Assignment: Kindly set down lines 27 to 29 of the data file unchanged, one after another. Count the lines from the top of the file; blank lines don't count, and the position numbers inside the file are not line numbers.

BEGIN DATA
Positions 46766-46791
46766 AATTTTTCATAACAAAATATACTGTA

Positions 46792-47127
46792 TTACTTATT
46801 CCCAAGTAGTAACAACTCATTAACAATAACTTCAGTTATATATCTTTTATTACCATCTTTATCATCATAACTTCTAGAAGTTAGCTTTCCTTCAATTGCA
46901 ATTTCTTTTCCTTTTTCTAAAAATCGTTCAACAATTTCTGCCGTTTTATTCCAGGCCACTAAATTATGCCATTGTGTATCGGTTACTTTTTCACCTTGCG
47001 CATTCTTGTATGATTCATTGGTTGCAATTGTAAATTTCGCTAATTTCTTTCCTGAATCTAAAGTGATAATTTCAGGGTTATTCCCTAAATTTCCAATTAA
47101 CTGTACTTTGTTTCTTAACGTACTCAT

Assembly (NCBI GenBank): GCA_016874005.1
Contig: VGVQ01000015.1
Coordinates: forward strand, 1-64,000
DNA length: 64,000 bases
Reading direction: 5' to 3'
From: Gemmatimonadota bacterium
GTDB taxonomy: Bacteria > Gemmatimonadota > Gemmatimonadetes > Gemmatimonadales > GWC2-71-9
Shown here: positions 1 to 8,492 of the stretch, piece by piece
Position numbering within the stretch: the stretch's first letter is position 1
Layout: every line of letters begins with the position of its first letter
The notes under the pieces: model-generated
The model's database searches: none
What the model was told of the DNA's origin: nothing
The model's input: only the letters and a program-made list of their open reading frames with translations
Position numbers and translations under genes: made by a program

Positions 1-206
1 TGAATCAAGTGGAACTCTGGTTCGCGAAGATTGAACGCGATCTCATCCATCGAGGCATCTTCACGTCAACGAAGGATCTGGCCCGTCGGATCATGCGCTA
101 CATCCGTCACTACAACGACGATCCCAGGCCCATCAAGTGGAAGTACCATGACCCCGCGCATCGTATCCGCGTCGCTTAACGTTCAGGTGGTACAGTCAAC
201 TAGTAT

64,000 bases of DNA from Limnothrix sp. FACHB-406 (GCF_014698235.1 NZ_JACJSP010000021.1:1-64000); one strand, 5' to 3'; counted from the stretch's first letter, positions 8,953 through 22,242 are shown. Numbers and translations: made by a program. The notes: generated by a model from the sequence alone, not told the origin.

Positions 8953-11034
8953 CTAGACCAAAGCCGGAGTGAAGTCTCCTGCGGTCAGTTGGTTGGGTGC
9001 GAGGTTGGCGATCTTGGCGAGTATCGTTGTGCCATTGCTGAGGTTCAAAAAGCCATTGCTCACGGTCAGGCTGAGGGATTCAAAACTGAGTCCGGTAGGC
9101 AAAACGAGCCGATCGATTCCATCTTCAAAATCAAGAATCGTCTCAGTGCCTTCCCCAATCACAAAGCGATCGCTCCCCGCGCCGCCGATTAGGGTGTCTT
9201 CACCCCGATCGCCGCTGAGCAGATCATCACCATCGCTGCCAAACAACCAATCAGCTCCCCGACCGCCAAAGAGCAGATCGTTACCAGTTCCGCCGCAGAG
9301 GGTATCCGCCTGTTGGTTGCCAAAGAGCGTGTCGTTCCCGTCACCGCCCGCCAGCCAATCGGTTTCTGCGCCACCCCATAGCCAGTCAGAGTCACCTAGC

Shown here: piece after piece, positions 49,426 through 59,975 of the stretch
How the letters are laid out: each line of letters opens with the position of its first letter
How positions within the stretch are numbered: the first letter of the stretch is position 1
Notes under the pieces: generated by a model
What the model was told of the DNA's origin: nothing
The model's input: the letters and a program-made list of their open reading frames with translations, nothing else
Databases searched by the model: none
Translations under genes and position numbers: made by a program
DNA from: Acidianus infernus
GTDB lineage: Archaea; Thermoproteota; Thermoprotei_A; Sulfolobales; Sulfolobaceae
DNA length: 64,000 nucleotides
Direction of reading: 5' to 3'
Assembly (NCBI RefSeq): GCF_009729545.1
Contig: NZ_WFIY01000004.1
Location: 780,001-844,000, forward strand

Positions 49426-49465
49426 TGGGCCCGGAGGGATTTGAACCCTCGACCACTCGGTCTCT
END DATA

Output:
201 TAGTAT

64,000 bases of DNA from Limnothrix sp. FACHB-406 (GCF_014698235.1 NZ_JACJSP010000021.1:1-64000); one strand, 5' to 3'; counted from the stretch's first letter, positions 8,953 through 22,242 are shown. Numbers and translations: made by a program. The notes: generated by a model from the sequence alone, not told the origin.

Positions 8953-11034